NICOSIA (Reuters) - An independent state-appointed investigator on Monday said Cypriot President Demetris Christofias’s negligence led to a munitions blast in Cyprus in July that triggered a government crisis and talk the island may receive an EU bailout.
Thirteen people died in the July 11 explosion of confiscated Iranian munitions stored at a navy base in the south of Cyprus in scorching weather conditions for more than two years.
Investigator Polys Polyviou said Christofias and his defense and foreign affairs ministers, who resigned in the wake of the blast, were to blame. The president has denied responsibility,
“The President of the Republic in this case failed to take elementary measures for the security of Cyprus’s citizens,” Polyviou told a news conference.
“In this case I am not referring just to institutional responsibility. In this case I apportion serious, and very heavy personal responsibility,” he added.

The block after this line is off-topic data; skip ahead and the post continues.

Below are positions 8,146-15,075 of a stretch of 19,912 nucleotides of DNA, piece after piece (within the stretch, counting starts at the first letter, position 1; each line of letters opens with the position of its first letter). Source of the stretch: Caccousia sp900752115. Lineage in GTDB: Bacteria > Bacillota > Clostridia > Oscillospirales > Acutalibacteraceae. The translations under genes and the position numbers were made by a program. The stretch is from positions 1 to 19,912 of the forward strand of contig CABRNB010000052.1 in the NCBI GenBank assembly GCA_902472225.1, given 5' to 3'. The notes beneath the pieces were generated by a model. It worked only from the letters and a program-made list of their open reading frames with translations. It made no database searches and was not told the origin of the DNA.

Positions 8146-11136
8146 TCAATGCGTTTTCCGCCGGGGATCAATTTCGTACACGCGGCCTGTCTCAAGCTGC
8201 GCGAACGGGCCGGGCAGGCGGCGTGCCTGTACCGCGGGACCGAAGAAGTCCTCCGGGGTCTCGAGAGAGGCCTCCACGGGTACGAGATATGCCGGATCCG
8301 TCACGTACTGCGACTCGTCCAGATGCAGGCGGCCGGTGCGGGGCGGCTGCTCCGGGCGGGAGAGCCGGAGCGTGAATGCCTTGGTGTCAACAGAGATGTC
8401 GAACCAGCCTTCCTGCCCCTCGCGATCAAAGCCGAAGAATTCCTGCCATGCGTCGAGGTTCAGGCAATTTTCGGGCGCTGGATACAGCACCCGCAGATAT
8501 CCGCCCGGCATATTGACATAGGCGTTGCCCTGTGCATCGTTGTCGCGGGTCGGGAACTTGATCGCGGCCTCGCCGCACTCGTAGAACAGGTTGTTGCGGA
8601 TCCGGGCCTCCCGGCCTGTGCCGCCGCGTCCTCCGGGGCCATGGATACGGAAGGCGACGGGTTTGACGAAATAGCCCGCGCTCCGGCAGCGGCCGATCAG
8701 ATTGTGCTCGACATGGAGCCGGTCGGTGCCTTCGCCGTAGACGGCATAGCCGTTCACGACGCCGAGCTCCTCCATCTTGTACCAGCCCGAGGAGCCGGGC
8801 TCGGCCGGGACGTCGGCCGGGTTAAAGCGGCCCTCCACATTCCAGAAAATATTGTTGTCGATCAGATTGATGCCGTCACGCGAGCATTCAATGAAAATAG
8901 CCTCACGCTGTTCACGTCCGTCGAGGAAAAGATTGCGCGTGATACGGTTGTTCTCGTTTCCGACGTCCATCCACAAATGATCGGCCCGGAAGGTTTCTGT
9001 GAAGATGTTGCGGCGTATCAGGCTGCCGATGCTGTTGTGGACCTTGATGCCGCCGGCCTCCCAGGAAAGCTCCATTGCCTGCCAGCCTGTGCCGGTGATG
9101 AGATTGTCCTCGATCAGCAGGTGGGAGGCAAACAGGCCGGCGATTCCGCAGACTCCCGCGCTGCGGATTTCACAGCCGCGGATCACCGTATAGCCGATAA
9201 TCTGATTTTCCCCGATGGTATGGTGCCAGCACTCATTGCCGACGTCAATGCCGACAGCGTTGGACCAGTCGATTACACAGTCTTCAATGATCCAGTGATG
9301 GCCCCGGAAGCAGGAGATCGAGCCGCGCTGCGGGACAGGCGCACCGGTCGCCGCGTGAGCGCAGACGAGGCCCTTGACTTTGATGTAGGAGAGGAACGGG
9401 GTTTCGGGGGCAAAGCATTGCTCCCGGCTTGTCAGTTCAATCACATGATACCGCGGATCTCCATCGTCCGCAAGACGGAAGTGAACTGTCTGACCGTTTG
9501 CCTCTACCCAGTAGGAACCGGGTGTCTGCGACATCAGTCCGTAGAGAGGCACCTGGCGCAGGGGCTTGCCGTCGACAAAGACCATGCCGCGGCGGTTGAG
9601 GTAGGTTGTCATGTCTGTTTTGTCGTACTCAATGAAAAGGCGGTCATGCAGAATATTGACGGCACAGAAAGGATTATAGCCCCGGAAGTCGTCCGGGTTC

His conclusions are non-binding, but Polyviou said a separate criminal probe that would investigate the actions of all involved “without exception” was possible.
Christofias, a communist elected with a five-year mandate in 2008, enjoys immunity from prosecution.
“I have the view, particularly as concerns criminal offences, that the attorney-general should examine the possibility of such crimes being committed by all involved, without exception,” Polyviou said.
Police were due to issue a report on Tuesday to the attorney-general who would then decide whether to file charges.
The munitions were confiscated from an Iranian vessel heading to Syria in early 2009 for violating U.N. weapons sanctions and the inquiry heard that authorities had repeatedly ignored warnings about the deteriorating state of the cargo.
Reporting by Michele Kambas
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